Search archive


Time Over Development

Hisham Al-Madhloum in conversation with Stephanie Bailey

007 / 28 May 2014

In 1985, Hisham Al-Madhloum started working in the Department of Culture in Sharjah and then became the Assistant Manager of Culture and Art Programming. At that time, as he recalls, there were less than 25 people in the department, from the chairman to the office boy. 'We were always working on things: the Sharjah International Book Fair, Children's festivals, art exhibitions, lectures, theatre productions. We worked step by step,' Al-Madhloum explains. Gradually, he began to focus on fine art from the end of the 1980s, and from 1995, when new directories opened in the Department of Culture, he became the Directorate of Fine Art. In this interview, Al-Madhloum discusses his experience of building culture in Sharjah, while explaining how the aim now, as it was in the past, is to establish a forum of fine arts for society that works to produce both cultural exhibitions and group shows, while focusing on social work.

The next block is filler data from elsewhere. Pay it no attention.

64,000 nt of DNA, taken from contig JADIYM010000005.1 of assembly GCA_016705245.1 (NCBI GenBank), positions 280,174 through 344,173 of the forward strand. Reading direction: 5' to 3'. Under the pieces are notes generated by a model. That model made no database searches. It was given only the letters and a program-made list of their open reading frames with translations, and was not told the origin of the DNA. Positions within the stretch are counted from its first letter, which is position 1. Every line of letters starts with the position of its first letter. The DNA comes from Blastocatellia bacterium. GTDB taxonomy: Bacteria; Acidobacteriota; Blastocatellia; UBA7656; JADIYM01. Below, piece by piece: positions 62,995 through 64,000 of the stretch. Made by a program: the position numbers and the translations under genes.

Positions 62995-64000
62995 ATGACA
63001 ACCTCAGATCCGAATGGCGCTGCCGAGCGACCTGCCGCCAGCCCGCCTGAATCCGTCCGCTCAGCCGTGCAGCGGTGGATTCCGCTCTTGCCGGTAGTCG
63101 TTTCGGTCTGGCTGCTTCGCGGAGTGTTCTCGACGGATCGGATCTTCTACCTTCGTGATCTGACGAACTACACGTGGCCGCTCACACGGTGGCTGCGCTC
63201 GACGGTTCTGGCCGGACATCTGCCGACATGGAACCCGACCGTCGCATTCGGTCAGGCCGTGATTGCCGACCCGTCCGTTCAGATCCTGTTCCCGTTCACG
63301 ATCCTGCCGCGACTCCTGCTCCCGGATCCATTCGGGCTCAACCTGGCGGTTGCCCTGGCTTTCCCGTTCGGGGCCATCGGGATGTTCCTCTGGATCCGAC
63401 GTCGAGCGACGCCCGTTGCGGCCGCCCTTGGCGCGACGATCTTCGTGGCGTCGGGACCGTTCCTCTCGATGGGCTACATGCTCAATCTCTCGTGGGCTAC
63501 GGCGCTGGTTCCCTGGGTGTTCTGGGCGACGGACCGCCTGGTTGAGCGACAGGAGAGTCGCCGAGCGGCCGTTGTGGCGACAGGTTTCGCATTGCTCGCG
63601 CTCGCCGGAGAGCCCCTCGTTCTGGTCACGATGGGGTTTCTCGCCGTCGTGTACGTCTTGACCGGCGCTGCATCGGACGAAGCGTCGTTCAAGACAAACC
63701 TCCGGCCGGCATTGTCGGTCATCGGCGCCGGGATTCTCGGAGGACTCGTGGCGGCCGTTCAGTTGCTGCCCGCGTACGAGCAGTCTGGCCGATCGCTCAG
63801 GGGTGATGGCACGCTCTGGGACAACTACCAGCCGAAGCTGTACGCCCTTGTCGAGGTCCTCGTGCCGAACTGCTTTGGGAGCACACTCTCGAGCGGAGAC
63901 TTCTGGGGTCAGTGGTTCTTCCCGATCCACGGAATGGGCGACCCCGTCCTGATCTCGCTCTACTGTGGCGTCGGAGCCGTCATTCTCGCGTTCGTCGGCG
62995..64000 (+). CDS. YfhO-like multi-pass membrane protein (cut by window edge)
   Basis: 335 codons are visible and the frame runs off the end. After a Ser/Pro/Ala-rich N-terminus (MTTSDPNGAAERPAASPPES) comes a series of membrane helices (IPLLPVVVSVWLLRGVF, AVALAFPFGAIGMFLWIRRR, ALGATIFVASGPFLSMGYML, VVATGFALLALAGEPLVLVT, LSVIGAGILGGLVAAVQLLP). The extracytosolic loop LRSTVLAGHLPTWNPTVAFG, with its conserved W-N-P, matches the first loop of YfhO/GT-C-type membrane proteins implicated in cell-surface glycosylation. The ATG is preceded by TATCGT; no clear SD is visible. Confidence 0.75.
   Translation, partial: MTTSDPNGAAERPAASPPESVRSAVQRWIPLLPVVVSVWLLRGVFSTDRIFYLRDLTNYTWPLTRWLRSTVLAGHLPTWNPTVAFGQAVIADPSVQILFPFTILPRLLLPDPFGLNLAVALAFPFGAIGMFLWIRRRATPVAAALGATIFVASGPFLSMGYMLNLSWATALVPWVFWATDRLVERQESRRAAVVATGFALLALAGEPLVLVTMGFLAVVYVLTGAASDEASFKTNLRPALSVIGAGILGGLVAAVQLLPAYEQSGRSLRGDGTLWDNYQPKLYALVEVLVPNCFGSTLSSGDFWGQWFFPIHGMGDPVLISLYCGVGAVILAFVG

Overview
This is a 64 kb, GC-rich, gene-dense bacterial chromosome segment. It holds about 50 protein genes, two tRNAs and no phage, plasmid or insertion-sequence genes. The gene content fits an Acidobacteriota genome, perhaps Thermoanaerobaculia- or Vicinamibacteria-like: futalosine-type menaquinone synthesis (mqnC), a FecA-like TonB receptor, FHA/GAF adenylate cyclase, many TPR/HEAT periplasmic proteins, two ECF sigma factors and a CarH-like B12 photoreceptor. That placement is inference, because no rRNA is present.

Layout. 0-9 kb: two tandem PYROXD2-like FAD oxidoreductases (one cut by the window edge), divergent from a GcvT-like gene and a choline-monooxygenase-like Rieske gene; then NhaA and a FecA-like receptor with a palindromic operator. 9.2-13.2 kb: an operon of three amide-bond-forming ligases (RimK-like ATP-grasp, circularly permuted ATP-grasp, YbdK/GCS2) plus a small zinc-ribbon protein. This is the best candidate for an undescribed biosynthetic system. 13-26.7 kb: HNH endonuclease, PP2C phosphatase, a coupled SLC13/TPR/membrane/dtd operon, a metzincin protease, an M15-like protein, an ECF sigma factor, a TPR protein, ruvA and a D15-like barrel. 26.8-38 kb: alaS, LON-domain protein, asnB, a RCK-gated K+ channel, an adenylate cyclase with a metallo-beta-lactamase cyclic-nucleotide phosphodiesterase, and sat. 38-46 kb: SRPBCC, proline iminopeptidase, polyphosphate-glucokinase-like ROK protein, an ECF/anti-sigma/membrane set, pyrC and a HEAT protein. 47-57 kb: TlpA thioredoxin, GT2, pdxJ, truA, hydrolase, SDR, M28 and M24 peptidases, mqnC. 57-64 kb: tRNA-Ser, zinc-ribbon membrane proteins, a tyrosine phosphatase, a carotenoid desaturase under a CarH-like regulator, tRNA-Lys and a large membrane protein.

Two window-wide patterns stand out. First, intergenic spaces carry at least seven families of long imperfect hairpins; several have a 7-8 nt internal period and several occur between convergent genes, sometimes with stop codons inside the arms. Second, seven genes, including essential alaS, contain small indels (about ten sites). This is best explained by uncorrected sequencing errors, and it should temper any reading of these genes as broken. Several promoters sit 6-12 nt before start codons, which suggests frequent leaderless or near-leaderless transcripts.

Stephanie Bailey: You have said that your experience in the arts has more to do with event management rather than theory, which is relevant to Platform 007 in that managing events is really about working with and for an audience. It's not just about communicating ideas, but producing a cultural moment. So I wondered if you could talk a little bit about how event management has fed into your approach in Sharjah as the Directorate of Art.